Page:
Virtually nothing: Re-evaluating the significance of cyberspace
David Bourget (Western Ontario)
David Chalmers (ANU, NYU)
Rafael De Clercq
Ezio Di Nucci
Jack Alan Reynolds
Learn more about PhilPapers
This paper provides a critical analysis of virtual environments made in recent leisure and cultural studies discussions, which claim virtual reality to be the technotopia of post-modern society. Such positions describe virtual realities as worlds of in nite freedom, which transcend human subjectivity and where identity becomes no longer burdened by the prejudices of persons. Arguing that cyberspace offers little more than a token gesture towards such liberation, the paper suggests a shift in focus from the power relations that might change or remain because of virtual environments, to an awareness of their implications for human beings. Such technologies as chat rooms, the Internet and cyber-sex, are used to illustrate the fundamental challenge of virtual leisure to the human condition. This human condition is often presumed to represent ‘reality/actuality’ and, as such, is said to be in contrast to virtual environments. However, this paper extends its critique of virtual reality, by questioning such a distinction and arguing that new cyber-virtual reality is no more or no less than a sophistication of virtualness that has always re ected the human, embodied experience. Consequently, it is argued how cyberspace is more profound for its challenge to identity construction than for its emancipatory function.
|Keywords||No keywords specified (fix it)|
|Categories||categorize this paper)|
Setup an account with your affiliations in order to access resources via your University's proxy server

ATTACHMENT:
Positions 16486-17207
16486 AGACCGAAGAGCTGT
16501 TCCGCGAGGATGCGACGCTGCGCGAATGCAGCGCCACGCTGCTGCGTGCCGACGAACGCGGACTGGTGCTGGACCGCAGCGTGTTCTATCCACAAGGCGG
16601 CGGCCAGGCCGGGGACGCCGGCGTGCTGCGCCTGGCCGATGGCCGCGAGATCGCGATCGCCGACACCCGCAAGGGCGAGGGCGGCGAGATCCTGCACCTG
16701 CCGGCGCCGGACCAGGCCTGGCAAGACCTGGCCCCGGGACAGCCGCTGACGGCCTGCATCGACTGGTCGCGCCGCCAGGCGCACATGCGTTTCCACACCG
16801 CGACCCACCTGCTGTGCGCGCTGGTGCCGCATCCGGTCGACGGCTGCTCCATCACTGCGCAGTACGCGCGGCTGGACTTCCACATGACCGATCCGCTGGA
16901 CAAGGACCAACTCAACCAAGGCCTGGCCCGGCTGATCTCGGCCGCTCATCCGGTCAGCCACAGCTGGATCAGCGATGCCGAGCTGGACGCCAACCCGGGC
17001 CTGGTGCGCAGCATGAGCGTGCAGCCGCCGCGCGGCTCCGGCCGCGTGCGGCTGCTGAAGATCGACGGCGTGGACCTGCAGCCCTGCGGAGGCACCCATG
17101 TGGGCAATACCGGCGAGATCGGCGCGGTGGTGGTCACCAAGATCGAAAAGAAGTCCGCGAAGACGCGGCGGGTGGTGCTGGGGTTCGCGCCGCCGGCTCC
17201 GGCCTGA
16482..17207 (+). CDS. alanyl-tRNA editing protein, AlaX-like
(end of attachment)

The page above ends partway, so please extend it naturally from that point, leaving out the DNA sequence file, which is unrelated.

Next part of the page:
Configure custom proxy (use this if your affiliation does not provide a proxy)
|Through your library||
References found in this work BETA
No references found.
Citations of this work BETA
No citations found.
Similar books and articles
Paul J. Ford (2001). A Further Analysis of the Ethics of Representation in Virtual Reality: Multi-User Environments. [REVIEW] Ethics and Information Technology 3 (2):113-121.
Andreas Martin Lisewski (2006). The Concept of Strong and Weak Virtual Reality. Minds and Machines 16 (2):201-219.
Ashley John Craft (2007). Sin in Cyber-Eden: Understanding the Metaphysics and Morals of Virtual Worlds. [REVIEW] Ethics and Information Technology 9 (3):205-217.
Garry Young (2010). Virtually Real Emotions and the Paradox of Fiction: Implications for the Use of Virtual Environments in Psychological Research. Philosophical Psychology 23 (1):1-21.
Douglas Kellner, Review of Albert Borgmann, Holding Onto Reality. The Nature of Information at the Turn Of. [REVIEW]
Peter Horsfield (2003). Continuities and Discontinuities in Ethical Reflections on Digital Virtual Reality. Journal of Mass Media Ethics 18 (3 & 4):155 – 172.
Thomas C. Anderson (2000). The Body and Communities in Cyberspace: A Mmarcellian Analysis. [REVIEW] Ethics and Information Technology 2 (3):153-158.
Beth Coleman (2011). Hello Avatar. MIT Press.
Added to index2009-01-28
Total downloads6 ( #438,223 of 1,789,824 )
Recent downloads (6 months)0
How can I increase my downloads?